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Are ICBM's obselete

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posted on Jan, 16 2005 @ 11:56 AM
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Ok this makes sense to me. With all the advanced technology for missile protectection like those boieng 747's with lasers in them doesn't it make sense that nuclear bombardment from icbm is almost impossible. I mean icbm's have to go out of the atmosphere and then they fall back to earth on there target so this thing has to go so many mile through norad airspace without getting blown up by patriot missles, lasers, airplanes who knows, so how is it that if a world war three breaks out that people are so worried about nukes raining down upon them. it seems alomst silly to think that a nuke would ever make it to the ground or even to its detenation height.




posted on Jan, 16 2005 @ 12:02 PM
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The anti-ICBM technology is still in its infancy. We may be able to deflect one or two missles but an all out strike by the Russians or Chinese would not be affected significantly at this time or in the near future.



posted on Jan, 16 2005 @ 12:13 PM
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I mostly agree with what djohnsto77 said. If a country like Russia used most or all of it's arsenal of nuclear weapons, then the United States (or any other country) probably wouldn't be able to detonate all of them before they hit. But the U.S. would shoot down more than 1 or 2 of them.

So no, they are still effective in combat.

[edit on 1/16/2005 by boren]



posted on Jan, 16 2005 @ 12:48 PM
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Don't forget Russia's Topol-M missile that can succesfully avoid ABM's...

I am pretty sure the US is developing EM guns that fire nukes...



posted on Jan, 16 2005 @ 01:15 PM
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One needs to detect the ICBM before firnig anything at it, a missile or an energy based weapon.that IMHO is the biggest hurdle..how far is the ABM in doing that?
After all the re-entry along with the orbital flight is 'ballistic' i.e. not powered flight so how does one locate an ICBM unless they know it ahs been launched from so-n-so place at so-n-so time so they can extrapolate its approx location and then hunt for it on various scopes..
Actually this gets me thinking..HOW exactly does an ABM system work???
What I mentioned above is just pure deductive logic on my part..
Because ICBMs once ballsitic have no heat signature (except during re-entry) and they basically just freely fall to their target after that..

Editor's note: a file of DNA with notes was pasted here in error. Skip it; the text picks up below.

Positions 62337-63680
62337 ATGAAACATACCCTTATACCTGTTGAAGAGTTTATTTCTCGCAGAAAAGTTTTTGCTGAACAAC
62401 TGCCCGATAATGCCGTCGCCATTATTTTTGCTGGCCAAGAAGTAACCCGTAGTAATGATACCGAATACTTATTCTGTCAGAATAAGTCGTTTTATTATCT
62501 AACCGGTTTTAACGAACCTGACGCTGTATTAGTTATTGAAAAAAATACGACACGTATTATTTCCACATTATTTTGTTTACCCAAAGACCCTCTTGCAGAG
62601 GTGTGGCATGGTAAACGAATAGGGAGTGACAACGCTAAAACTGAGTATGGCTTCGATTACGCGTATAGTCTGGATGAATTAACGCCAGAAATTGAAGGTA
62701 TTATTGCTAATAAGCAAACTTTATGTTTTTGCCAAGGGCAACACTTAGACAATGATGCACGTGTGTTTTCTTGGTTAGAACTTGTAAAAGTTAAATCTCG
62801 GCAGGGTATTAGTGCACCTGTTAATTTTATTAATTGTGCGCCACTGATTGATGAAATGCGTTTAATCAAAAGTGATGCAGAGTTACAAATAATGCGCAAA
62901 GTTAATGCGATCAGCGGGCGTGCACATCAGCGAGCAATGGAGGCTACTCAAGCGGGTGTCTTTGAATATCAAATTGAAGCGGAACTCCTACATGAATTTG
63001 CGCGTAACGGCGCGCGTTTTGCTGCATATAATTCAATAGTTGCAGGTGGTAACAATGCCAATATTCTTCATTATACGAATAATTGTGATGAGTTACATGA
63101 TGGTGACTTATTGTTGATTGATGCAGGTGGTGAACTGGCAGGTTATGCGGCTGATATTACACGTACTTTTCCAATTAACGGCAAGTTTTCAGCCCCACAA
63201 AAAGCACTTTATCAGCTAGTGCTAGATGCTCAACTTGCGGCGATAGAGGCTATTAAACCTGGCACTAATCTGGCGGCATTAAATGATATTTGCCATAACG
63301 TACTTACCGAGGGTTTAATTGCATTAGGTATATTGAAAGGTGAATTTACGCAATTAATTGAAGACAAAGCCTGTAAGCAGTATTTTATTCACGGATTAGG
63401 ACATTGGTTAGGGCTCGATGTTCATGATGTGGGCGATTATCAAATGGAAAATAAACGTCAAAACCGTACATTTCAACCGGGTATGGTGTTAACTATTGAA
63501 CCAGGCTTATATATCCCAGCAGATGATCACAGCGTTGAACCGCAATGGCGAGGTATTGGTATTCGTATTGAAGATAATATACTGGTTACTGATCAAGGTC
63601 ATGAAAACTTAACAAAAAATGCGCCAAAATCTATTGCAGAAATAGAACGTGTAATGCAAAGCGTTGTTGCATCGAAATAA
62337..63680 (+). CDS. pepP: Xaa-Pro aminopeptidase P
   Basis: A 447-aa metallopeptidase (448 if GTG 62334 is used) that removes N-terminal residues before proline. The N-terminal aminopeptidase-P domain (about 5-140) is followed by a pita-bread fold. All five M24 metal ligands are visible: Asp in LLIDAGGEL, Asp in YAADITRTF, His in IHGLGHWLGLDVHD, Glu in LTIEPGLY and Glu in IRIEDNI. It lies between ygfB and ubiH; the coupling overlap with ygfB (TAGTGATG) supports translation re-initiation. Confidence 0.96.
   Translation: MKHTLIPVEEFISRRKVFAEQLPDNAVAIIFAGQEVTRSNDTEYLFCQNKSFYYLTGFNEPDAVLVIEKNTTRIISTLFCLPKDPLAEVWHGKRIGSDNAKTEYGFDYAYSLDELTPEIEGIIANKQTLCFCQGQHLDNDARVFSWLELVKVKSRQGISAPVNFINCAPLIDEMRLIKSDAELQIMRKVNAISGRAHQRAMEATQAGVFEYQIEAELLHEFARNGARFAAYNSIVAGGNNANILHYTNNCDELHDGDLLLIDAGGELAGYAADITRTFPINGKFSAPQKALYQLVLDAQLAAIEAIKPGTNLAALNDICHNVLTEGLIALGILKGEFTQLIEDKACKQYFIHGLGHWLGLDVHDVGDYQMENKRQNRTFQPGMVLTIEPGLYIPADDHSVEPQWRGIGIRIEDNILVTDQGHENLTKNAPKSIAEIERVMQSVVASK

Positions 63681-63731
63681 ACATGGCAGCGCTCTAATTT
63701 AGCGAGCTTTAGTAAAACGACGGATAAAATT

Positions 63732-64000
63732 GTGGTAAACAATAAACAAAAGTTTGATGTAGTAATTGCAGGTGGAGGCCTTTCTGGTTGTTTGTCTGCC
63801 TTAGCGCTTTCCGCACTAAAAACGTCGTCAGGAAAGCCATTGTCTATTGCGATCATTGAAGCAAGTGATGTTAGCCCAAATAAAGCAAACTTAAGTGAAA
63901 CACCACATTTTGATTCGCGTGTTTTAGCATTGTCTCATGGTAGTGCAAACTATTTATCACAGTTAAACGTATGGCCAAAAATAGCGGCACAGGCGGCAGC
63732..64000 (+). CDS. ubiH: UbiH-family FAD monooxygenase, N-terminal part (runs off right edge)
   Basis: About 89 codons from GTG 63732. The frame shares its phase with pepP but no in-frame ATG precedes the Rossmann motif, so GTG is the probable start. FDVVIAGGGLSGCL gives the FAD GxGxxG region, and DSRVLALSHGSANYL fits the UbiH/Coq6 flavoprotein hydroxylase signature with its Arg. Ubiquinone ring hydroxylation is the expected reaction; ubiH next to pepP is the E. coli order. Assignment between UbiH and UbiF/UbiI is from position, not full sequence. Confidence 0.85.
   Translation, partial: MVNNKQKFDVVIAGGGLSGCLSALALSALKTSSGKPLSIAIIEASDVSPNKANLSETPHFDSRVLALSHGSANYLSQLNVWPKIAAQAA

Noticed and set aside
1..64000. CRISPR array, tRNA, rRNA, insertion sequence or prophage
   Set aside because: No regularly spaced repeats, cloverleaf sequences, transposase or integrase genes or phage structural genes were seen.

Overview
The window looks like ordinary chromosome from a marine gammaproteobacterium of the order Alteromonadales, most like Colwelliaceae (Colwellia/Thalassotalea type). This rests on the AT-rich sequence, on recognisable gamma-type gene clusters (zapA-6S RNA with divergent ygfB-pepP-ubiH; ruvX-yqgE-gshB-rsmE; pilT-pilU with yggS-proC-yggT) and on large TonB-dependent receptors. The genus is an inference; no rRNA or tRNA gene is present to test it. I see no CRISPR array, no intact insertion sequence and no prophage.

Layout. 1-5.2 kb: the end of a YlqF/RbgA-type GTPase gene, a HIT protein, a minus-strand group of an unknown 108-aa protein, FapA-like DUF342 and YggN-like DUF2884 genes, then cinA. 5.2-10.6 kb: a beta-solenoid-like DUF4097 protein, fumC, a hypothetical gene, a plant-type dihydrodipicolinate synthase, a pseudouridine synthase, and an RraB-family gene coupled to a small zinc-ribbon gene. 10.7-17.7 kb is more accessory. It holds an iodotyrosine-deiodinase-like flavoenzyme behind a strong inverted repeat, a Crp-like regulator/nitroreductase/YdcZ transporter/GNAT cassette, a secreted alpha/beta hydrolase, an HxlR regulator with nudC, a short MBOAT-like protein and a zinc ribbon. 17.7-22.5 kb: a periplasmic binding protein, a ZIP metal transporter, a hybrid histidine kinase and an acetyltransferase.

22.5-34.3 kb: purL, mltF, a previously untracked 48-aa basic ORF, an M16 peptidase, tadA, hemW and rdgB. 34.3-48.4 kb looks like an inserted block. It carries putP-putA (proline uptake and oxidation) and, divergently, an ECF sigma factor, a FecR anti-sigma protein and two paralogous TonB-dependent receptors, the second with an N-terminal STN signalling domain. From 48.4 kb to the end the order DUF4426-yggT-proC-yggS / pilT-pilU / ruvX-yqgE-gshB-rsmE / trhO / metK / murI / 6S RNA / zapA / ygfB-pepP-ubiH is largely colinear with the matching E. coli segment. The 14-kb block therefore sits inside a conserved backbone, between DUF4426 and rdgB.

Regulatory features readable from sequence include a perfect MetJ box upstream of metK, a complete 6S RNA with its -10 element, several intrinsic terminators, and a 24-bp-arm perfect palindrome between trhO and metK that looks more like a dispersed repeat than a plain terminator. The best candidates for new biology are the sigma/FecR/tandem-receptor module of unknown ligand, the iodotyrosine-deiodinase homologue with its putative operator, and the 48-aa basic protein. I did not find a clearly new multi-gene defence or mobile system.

also there are a lot of MIRV based decoys so that reduces chances of getting a live warhead(s) even more..grim reality aye??



posted on Jan, 16 2005 @ 02:39 PM
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Originally posted by Daedalus3
One needs to detect the ICBM before firnig anything at it, a missile or an energy based weapon.that IMHO is the biggest hurdle..how far is the ABM in doing that?
After all the re-entry along with the orbital flight is 'ballistic' i.e. not powered flight so how does one locate an ICBM unless they know it ahs been launched from so-n-so place at so-n-so time so they can extrapolate its approx location and then hunt for it on various scopes..
Actually this gets me thinking..HOW exactly does an ABM system work???
What I mentioned above is just pure deductive logic on my part..
Because ICBMs once ballsitic have no heat signature (except during re-entry) and they basically just freely fall to their target after that..
also there are a lot of MIRV based decoys so that reduces chances of getting a live warhead(s) even more..grim reality aye??


Let me see if I can answer your questions, based on current unclassified US technologies.

As soon as an ICBM is launched it's heat signature is detected by a DSP/SBIRS sattelite that offers 100% worldwide coverage. Based on the IR signature and direction, DSP can roughly determine what is launched and where it is going. (Russia is the only other country with a similar system).

Once the ICBM reaches a certain height it is detected by one (or more) space survailance radar systems, which can track the ICBM until re-entry. Russia and the US have capabilites for decoys/chaff/ECM, although these are typically deployed while traveling towards the earth, making it pretty easy to get a general impact point. The US's uses radar systems at Cape Cod AS, Cavalier AS (North Dakota - part of the original Safeguard ABM system), Beale AFB CA, Thule AFB, Greenland, Eglin AFB, FL, Clear AFS, AL, ad RAF Flylingdales. Obviously how good these radar systems are at sorting out decoys is kept secret.